by N.A. Deshpande | 1951 | 1,261,945 words | ISBN-10: 8120838297 | ISBN-13: 9788120838291
This page describes jalandhara’s messenger rahu meets shiva which is chapter 10 of the English translation of the Padma Purana, one of the largest Mahapuranas, detailling ancient Indian society, traditions, geography, as well as religious pilgrimages (yatra) to sacred places (tirthas). This is the tenth chapter of the Uttara-Khanda (Concluding Section) of the Padma Purana, which contains six books total consisting of at least 50,000 Sanskrit metrical verses.
1. After this, having gone to the Ocean’s son, I told him: “O best among all heroes, Śiva has made a vow to kill you.”
2. O great sage, is there a collection of gems in the house of the Trident-holder? Tell me all about that. No war takes place without a desire (to get something).
3-7. Ash is (applied) to his body; his bull (i.e. his vehicle) is old; there are serpents on his body; there is poison in his throat; in his hand there is a begging bowl. Gajānana and Ṣaḍānana (i.e. Kārtikeya) are his two sons. Such is his wealth. What is different (from this) you should know from me:. (His wife is) the daughter of the lord of mountains. She is noble and has raised breasts. The lord, though he has burnt Cupid, is fascinated by her beauty. Maheśa (i.e. Śiva) has always a desire to amuse her. Śiva dances and sings and (thus) causes her to laugh. She is well-known as Pārvatī. She is the divine limit of beauty. O king, beautiful Vṛndā and these celestial nymphs do not have (i.e. are not equal to) even a sixteenth part of Pārvatī.
8-11. Speaking like this to the intolerant Jālandhara, I disappeared in a moment when all the demons were watching. Then that son of the Ocean sent Rāhu as his messenger. Reaching Kailāsa in a moment, he saw the abode of the god. In the meanwhile, Viṣṇu, taking leave of the fierce Śiva, went unnoticed and quickly to the Ocean of Milk for fear of (being charged with) treachery. Rāhu saw the extremely bright abode of Śiva. Looking at (i.e. thinking to) himself he, being very much amazed, said (to himself): ‘What is this?’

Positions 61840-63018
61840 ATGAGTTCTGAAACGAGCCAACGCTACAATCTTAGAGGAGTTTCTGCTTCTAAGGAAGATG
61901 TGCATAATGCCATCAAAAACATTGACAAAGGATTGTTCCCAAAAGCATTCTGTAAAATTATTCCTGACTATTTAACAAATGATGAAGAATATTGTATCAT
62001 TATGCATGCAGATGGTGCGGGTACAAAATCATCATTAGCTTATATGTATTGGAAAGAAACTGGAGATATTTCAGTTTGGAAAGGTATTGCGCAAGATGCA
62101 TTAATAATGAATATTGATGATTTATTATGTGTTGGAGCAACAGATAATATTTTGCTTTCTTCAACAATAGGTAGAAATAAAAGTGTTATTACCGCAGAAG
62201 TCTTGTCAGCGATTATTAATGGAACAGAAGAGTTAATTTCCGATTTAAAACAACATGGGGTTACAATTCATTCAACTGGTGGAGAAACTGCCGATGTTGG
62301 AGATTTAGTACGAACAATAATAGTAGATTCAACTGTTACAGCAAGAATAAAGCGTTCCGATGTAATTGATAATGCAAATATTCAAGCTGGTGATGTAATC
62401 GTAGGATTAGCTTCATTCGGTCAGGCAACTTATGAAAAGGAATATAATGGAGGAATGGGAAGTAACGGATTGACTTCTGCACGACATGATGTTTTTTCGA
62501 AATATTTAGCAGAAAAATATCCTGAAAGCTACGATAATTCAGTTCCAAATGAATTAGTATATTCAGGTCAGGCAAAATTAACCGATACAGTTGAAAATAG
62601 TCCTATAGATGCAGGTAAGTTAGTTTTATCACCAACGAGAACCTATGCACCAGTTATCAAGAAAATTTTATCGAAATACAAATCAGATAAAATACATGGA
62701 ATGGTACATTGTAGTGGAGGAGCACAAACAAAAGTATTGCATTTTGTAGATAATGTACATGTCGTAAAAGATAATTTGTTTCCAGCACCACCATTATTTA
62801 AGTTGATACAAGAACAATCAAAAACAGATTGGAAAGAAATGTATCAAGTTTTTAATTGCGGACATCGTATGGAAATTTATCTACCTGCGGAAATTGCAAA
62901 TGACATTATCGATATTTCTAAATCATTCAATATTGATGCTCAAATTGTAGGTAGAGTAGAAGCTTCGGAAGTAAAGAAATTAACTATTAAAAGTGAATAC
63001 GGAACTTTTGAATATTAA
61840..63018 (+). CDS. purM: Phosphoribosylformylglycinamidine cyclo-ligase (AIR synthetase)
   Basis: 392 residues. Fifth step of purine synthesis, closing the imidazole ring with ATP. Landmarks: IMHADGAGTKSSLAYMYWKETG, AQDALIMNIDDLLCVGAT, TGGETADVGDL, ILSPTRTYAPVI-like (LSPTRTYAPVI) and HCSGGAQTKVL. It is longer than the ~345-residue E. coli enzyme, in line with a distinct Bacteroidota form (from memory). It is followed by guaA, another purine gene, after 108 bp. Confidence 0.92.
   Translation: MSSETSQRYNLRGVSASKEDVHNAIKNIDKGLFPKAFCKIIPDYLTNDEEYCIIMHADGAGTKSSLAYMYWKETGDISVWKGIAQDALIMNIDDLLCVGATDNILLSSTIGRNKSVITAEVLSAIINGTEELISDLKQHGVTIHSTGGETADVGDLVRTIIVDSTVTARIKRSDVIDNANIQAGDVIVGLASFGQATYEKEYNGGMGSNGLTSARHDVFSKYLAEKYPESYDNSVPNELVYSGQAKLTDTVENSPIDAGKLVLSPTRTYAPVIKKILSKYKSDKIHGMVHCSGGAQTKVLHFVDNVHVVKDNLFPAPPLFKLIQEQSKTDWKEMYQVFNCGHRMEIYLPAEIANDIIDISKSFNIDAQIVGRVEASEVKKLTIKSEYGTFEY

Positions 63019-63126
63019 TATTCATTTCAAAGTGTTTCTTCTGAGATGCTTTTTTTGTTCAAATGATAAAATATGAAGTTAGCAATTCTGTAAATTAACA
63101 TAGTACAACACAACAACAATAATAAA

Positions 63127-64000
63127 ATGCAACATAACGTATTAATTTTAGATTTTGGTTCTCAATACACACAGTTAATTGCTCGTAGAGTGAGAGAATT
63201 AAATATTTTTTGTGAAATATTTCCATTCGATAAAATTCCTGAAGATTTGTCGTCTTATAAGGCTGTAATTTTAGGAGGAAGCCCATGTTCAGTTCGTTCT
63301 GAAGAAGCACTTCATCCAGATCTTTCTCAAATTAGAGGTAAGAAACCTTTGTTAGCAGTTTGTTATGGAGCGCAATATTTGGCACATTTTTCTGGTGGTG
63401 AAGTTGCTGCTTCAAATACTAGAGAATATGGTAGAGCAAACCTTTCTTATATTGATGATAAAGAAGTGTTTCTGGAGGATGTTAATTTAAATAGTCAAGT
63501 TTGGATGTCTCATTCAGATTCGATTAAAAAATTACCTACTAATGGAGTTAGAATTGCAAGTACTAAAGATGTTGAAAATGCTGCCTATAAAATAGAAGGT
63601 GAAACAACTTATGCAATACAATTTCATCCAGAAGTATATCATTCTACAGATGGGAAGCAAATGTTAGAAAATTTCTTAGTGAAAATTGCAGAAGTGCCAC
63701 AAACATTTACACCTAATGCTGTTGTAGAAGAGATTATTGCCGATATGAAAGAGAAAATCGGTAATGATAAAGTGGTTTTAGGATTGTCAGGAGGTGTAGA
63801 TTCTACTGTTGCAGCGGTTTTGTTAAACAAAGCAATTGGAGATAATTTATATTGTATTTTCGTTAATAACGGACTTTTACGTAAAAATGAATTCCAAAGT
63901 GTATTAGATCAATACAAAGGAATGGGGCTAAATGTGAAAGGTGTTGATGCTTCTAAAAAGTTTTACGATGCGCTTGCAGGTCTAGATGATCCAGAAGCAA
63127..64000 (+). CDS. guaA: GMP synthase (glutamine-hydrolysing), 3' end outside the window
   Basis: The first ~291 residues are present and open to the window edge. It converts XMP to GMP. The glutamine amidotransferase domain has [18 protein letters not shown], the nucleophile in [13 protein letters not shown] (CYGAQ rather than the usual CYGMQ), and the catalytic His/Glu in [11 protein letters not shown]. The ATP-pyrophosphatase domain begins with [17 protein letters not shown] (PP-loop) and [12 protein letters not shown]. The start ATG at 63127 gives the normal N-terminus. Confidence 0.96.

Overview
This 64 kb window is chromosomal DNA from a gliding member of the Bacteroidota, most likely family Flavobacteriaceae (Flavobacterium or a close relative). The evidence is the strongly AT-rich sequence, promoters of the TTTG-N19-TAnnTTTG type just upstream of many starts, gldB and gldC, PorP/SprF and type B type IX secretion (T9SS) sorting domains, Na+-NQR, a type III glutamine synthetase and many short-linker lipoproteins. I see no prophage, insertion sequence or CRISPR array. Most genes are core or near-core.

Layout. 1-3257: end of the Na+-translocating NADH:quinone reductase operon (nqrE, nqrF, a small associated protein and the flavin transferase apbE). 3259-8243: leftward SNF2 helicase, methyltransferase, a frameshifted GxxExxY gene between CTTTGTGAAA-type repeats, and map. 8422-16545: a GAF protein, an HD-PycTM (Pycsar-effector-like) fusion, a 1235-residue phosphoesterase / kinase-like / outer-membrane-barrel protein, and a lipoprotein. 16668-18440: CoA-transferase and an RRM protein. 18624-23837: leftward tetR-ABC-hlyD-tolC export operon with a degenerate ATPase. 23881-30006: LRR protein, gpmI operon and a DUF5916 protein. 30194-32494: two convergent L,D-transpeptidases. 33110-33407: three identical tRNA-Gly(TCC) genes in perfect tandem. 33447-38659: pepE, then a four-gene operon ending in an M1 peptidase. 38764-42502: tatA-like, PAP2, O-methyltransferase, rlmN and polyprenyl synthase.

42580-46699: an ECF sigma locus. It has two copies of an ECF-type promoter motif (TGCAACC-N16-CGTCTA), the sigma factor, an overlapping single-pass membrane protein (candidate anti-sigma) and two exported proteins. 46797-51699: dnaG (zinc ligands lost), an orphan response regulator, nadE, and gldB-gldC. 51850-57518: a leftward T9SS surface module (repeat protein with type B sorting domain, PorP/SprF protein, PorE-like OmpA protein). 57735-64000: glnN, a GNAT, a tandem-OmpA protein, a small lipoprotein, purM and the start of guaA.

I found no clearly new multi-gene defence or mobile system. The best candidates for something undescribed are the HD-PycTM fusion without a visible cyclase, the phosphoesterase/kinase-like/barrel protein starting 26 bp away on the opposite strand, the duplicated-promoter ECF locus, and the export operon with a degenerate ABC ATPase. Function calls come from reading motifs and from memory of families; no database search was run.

12-13. Desiring to enter, he was stopped at the door by the doorkeepers. When, though prohibited, he tried (to enter) they raised their weapons. Having turned away those attendants (of Śiva), Nandin said to Rāhu: “O you low fellow, who are you? Why have you come here? What is your mission? Tell (about) your mission, so that these fearful attendants would not kill you.”
14-17. I am Jālandhara’s messenger. You take me to Śiva. O doorkeeper, the object of the great king (Jālandhara) is not to be told to the intermediaries.
Having heard the words of the messenger, Nandin came to Nīlalohita (i.e. Śiva). Having saluted Śaṅkara (after prostrating-himself) like a staff, and standing before him, he said to him: “O great king, the son of Siṃhikā (i.e. Rāhu) is standing at the door with some mission. You may order whether he should go or come (to you).” The great god (i.e. Śiva) having heard the words of Nandin, quickly dismissed from the inner chamber, Pārvatī who had slept there and who was surrounded by her-friends.
18-22. Then he said to his doorkeeper: “O Nandin, show in the messenger.” Then, holding the messenger by his hand, the very mighty Nandin brought him (in and) showed him Śiva (seated) in the midst of gods. Then Rāhu saw Śiva who had put on the sacred thread of a serpent, who was without goddess (Pārvatī), who was adorned with a crescent moon on his head, who was served by the group of serpents giving out breath (i.e. hissing), who was accompanied by all gods, (and) who was waited upon by crores of attendants. Knowing that the messenger had come, Śiva looked and said: “Speak (out).” Then Rāhu commenced speaking.
23-30. O lord, I have been sent by Jālandhara to you. O Śiva, having heard his words (i.e. his message) through my mouth, do quickly (what he tells you). O Giriśa (i.e. Śiva), you are practising penance. You are qualityless. You are without religious merit. You have neither a father nor a mother. You are without wealth or a family. This mighty-armed Jālandhara enjoys the three worlds. You too are under his control. Therefore, do as (you are) told. How is it that you who are the ancient god, are lustful and ride a bull?